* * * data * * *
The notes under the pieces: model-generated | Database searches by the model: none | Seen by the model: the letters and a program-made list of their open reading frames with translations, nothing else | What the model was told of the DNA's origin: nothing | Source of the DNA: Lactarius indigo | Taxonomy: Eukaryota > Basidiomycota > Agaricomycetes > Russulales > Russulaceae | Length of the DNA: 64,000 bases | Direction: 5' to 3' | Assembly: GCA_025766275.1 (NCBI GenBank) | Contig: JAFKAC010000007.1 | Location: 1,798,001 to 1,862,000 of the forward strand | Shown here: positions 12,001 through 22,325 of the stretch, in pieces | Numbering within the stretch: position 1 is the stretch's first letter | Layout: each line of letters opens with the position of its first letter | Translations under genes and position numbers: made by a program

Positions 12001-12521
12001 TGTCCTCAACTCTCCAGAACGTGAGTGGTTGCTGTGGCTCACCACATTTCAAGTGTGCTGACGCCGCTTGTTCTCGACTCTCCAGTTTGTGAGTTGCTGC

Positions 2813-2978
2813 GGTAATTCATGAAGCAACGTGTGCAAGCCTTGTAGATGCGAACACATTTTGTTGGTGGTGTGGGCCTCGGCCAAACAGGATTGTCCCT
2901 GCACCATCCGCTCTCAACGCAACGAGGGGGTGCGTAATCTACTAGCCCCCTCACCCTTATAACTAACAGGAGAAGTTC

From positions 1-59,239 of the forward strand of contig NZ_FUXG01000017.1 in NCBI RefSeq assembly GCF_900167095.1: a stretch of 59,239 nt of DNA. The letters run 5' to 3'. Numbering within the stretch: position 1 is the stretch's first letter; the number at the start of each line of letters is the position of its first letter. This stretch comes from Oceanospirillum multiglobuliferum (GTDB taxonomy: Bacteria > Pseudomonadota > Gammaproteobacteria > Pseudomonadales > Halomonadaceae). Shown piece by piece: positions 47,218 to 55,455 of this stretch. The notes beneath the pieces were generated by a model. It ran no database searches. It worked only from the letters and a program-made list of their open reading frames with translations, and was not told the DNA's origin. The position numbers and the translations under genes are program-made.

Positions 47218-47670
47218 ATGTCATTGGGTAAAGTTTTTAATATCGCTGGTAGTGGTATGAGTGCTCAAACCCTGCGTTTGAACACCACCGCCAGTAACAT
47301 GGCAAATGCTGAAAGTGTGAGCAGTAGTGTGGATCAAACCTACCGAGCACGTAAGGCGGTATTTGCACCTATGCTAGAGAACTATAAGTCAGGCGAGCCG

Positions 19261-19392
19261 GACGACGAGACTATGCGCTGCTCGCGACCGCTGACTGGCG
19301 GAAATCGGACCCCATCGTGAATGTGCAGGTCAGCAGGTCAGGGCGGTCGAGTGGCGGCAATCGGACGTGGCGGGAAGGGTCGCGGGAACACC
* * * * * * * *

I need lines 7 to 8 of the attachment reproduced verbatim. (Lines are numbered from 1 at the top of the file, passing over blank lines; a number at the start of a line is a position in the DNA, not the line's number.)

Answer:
From positions 1-59,239 of the forward strand of contig NZ_FUXG01000017.1 in NCBI RefSeq assembly GCF_900167095.1: a stretch of 59,239 nt of DNA. The letters run 5' to 3'. Numbering within the stretch: position 1 is the stretch's first letter; the number at the start of each line of letters is the position of its first letter. This stretch comes from Oceanospirillum multiglobuliferum (GTDB taxonomy: Bacteria > Pseudomonadota > Gammaproteobacteria > Pseudomonadales > Halomonadaceae). Shown piece by piece: positions 47,218 to 55,455 of this stretch. The notes beneath the pieces were generated by a model. It ran no database searches. It worked only from the letters and a program-made list of their open reading frames with translations, and was not told the DNA's origin. The position numbers and the translations under genes are program-made.

Positions 47218-47670